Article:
Flagstaff is reaping the benefits after making a commitment to minimal light pollution and protecting the dark, desert sky.
The city, nestled in the mountains just south of the San Francisco Peaks, is a popular destination for nature lovers and hikers, as well as a thriving college town with a population of over 68,000 people. Recently released satellite images of the Flagstaff area show significantly less artificial light than cities of similar size and scope.
This exciting news follows a decades-long commitment to preserve a dark, star-lit sky for northern Arizona. Flagstaff is home to Lowell Observatory, one of the oldest observatories in the state, having opened in 1894, and astronomers and stargazers have long favored Flagstaff as an ideal location for observing the solar system.
As home to three of America’s largest telescopes, Arizona plays an important role in protecting the sky, and Flagstaff is leading the way by using fewer lights and dimmed LED lights. The natural darkness is critical to aiding bird migration and survival of insects that larger animals require for food. The preservation of the darkness also improves people’s abilities to view stars and see the Milky Way.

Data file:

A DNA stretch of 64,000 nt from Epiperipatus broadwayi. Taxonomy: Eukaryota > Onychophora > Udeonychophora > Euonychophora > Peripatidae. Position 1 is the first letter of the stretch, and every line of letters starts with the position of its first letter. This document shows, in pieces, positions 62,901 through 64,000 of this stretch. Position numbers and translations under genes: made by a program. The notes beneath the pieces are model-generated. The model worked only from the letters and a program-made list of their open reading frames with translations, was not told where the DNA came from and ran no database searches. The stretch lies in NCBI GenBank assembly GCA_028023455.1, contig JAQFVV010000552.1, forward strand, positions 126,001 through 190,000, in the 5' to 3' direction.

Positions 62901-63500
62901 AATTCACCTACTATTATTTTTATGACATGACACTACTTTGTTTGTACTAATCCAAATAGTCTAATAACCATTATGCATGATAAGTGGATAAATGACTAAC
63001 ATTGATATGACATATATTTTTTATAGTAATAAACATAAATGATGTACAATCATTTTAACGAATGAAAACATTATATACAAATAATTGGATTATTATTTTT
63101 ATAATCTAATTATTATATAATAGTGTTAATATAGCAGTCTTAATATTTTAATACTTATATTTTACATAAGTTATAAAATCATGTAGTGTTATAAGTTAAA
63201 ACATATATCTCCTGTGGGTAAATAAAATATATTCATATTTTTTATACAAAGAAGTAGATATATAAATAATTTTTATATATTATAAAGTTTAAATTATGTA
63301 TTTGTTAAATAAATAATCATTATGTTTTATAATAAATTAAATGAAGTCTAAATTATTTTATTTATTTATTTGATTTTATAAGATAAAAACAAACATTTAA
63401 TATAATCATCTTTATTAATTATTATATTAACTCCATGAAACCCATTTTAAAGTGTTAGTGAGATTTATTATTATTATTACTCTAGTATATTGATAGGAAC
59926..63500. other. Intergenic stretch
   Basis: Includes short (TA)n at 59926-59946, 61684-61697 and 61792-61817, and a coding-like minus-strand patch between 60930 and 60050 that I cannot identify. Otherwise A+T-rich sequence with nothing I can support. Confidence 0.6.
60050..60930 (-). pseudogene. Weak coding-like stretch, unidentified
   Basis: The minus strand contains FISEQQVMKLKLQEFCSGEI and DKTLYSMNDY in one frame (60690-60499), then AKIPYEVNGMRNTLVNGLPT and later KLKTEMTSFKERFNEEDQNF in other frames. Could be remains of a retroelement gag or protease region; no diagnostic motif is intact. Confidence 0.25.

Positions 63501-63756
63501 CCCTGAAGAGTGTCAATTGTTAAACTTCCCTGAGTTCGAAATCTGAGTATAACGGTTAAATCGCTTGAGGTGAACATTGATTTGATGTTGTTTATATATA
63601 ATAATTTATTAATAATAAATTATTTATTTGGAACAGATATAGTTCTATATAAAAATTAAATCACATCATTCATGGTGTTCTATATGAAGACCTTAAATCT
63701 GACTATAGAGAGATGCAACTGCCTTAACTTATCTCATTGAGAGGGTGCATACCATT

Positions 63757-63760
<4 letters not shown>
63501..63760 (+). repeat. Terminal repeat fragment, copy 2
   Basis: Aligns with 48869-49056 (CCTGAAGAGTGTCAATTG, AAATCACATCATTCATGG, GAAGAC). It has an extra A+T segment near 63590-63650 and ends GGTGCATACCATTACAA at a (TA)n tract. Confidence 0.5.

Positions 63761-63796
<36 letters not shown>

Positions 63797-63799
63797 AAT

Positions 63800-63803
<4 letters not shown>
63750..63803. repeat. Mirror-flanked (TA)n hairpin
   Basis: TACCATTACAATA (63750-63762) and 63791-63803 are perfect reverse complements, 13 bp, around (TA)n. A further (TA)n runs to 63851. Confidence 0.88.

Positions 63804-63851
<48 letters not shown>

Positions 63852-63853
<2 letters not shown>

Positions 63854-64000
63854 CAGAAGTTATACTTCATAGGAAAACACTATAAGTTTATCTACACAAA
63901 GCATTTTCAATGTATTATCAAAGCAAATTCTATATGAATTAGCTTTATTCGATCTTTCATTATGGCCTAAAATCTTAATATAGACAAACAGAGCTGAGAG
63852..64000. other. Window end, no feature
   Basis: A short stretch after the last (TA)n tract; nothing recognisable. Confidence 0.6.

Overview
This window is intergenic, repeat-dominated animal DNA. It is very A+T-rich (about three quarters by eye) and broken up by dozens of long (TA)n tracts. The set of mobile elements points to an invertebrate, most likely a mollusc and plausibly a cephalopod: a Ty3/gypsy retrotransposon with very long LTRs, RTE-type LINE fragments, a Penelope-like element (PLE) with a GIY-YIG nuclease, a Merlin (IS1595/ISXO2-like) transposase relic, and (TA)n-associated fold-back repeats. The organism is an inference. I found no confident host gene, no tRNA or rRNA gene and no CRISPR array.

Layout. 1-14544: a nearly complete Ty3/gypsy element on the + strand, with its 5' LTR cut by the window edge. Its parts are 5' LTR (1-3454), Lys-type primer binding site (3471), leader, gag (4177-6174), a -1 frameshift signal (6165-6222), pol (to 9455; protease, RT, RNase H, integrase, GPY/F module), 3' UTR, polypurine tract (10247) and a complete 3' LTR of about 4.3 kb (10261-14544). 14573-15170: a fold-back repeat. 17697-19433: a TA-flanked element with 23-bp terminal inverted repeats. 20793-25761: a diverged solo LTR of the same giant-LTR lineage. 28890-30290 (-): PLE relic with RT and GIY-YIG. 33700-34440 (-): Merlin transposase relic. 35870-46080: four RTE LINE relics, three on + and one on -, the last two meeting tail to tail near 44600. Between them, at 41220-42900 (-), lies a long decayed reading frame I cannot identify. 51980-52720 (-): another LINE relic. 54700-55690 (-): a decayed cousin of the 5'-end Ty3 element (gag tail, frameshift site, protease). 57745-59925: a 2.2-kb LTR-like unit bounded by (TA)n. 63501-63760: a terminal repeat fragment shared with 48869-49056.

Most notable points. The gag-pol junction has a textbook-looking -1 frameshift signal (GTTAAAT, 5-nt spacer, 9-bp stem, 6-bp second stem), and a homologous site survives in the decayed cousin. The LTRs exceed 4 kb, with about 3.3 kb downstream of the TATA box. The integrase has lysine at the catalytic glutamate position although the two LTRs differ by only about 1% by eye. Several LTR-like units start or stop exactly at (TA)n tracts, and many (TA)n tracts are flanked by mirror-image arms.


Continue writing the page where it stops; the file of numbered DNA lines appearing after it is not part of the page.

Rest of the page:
Images captured by a panoramic camera show that nighttime light emissions in Flagstaff are nearly 14 times fainter than those recorded in Cheyenne, Wyoming. The images show that only a faint halo of yellow and green around Flagstaff, while Cheyenne, Phoenix and Fort Collins, Colorado exhibit a rainbow of colors blooming from the urban areas, signifying significant artificial light.
While sources of excess artificial light including street lights and electronic signs can cause light pollution, some critics argue that decreasing these sources of light raise concerns, and many cities are hesitant of going dark. However, for Flagstaff, the benefits far outweigh the potential negatives, as the dazzling dessert sky is being protected and the city remains a safe place to live and work.